Surprise Special Assessments On New Condominium Owners

Purchasers of a condo in Maryland may receive a Special Assessment to fund long-needed repairs of structural defects to common elements that had not been disclosed prior to making an offer and/or prior to closing. In some cases, required repairs may cost more than ten million dollars. Special Assessments can vary, and can be close to or even over six figures. Shocked and outraged new owners of a condo may further face loss of rental income and loss of enjoyment and use of the condo during the prolonged repairs to structural elements, and may fear for their personal safety. Condo unit owners should not conclude that they are just stuck with the situation.

Whitney, LLP’s condominium lawyers represent Maryland condo unit owners in Special Assessment claims.  If you have purchased a condo unit and are faced with a surprise Special Assessment, you have legal rights and can fight back.

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Surprise Special Assessments For New Home Owners of Condominium Units in Maryland

In Maryland, legal remedies exist for the failure to disclose latent defects and material facts. These remedies exist under Maryland common law and pursuant to the duties created by various statutes including the Maryland Real Estate Brokers law, the Maryland Condominium Act and Maryland’s Consumer Protection Act. Depending on the facts, damages may be recoverable against the following parties: the condo seller; the agents and brokers representing the seller and/or buyer; the Condominium Association and the Property Manager for the Condominium Association.

The condo seller, with actual knowledge of a latent defect, has a duty to disclose such defect. The seller may have actual knowledge by virtue of notifications from the Condominium Association and/or Property Manager or by actually reviewing an engineering structural evaluation report.

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Real Estate Agents Must Disclose Material Facts to Buyers About Condo Units

Real estate agents owe buyers the duty to disclose material facts that they know or should know about the condo unit. This duty applies to both the seller’s agent and the buyer’s agent. Moreover, the buyer’s agent has a heightened fiduciary duty to protect the interests of the agent’s client, including reviewing and explaining the various documents and disclosures provided pre-offer and pre-closing. From prior closings in the condominium community, realtors often have intimate knowledge of the needed repairs to the common elements and looming Special Assessments.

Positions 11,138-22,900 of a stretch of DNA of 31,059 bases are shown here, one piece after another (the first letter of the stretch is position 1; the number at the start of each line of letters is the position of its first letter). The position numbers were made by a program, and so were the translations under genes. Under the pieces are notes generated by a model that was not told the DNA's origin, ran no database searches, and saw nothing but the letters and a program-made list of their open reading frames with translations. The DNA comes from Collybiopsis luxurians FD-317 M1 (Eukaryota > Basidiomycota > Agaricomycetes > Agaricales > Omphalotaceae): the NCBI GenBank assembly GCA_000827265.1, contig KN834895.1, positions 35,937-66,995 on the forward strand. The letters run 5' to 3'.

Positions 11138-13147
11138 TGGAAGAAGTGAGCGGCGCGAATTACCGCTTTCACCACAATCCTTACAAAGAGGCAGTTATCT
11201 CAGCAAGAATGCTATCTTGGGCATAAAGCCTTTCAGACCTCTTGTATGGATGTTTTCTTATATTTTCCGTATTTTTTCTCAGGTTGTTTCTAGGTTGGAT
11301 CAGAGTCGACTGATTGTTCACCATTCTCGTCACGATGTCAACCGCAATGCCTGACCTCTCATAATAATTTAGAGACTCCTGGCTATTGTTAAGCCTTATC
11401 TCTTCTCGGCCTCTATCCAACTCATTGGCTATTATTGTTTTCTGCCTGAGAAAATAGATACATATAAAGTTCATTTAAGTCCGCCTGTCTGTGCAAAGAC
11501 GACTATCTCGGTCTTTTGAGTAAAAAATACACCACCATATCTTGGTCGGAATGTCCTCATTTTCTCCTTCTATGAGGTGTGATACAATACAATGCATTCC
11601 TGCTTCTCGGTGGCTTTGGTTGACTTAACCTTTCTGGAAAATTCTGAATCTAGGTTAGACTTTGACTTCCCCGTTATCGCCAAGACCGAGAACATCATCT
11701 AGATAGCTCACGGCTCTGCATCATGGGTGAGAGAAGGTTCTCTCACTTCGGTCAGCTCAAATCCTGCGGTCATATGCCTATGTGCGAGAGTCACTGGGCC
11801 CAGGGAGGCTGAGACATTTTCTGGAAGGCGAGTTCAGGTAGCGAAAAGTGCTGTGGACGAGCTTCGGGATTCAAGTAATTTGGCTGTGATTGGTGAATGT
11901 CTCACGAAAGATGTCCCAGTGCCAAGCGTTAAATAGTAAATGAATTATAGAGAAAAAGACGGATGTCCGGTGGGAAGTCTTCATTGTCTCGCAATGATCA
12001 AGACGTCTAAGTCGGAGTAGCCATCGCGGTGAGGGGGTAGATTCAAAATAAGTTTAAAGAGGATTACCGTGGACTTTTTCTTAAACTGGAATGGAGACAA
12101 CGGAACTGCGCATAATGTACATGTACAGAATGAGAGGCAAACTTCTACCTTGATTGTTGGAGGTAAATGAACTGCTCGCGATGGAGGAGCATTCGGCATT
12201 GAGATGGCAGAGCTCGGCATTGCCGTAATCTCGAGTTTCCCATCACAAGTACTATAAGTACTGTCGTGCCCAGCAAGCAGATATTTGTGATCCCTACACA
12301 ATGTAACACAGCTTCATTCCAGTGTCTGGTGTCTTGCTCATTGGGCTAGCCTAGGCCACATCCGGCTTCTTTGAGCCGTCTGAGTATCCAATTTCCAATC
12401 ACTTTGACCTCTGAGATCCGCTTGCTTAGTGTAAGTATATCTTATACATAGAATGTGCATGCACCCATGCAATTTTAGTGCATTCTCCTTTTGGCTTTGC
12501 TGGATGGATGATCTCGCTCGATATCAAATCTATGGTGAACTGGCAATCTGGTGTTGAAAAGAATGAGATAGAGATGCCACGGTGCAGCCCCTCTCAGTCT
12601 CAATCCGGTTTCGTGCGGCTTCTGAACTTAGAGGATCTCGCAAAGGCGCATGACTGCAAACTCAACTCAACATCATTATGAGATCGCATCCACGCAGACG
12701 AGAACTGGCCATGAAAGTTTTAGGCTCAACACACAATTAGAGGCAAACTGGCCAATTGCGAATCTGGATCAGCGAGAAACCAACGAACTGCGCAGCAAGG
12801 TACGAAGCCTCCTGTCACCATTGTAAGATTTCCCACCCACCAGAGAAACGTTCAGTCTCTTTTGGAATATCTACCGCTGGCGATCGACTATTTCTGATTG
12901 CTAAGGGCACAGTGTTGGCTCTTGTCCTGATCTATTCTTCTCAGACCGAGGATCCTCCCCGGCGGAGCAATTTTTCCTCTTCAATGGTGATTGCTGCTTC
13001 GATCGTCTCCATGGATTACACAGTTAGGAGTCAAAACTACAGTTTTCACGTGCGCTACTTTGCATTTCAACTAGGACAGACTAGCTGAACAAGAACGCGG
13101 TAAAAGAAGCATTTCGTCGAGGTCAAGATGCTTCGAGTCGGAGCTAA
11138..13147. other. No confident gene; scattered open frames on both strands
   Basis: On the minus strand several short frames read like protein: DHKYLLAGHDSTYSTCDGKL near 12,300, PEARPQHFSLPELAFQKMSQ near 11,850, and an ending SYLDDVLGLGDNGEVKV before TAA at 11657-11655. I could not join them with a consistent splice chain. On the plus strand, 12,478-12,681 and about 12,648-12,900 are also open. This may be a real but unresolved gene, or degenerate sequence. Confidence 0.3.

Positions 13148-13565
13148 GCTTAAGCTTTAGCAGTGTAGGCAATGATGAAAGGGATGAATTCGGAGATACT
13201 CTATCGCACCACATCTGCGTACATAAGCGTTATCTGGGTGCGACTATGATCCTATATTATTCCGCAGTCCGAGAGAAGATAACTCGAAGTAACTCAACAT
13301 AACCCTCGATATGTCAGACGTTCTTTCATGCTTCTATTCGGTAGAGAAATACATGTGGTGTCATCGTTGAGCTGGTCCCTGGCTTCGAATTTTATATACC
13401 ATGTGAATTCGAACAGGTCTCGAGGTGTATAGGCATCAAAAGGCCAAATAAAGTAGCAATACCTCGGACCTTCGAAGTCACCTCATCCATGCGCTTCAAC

Pursuant to the Maryland Condominium Act, the Condo Association and Property Manager are obliged to provide accurate information to condo unit buyers. This includes the duty to furnish a Resale Certificate. Among other significant items covered by the Resale Certificate are disclosures of Special Assessments, current budget, current reserve study report, Building Code violations with respect to common elements of the condominium and pending lawsuits.

Providing false or misleading information, and omission to provide material facts, can subject the Community Association and Property Manager to liability under Maryland’s Consumer Protection Act, which allows the deceived condo unit buyer the right to recover both damages and attorney’s fees.

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Special Assessments for Condo Unit Structural Damage

Since the catastrophic collapse of the Surfside Condominium in Florida in June 2021, Condo Associations and condo Property Managers have been acutely aware of the need for structural evaluations of condos, especially in locations like Ocean City, MD where buildings close to the bay or ocean are susceptible to harsh weather conditions including water infiltration. Underlying poor construction and a history of poor repairs combined with structural defects and water infiltration can create serious life safety issues requiring millions of dollars of repairs. Hence the need for Special Assessments.

Looming Special Assessments and Building Code violations must be disclosed. Condo sellers and listings should disclose pending Special Assessments, and sellers and seller’s agents should seek market value subject to the willingness to escrow monies to cover the Special Assessment.

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Daniel W. Whitney, Jr. and Daniel W. Whitney, Sr. of Whitney, LLP

Condominium Lawyers for Special Assessments – Whitney, LLP

If you as a new condo owner have been victimized by a surprise Special Assessment, the condominium attorneys of Whitney, LLP can evaluate your predicament and provide advice on your potential legal remedies and right to compensation.

We represent clients across Maryland.  Call us at 410 583 8000, or use our Quick Contact Form, to discuss your potential case.


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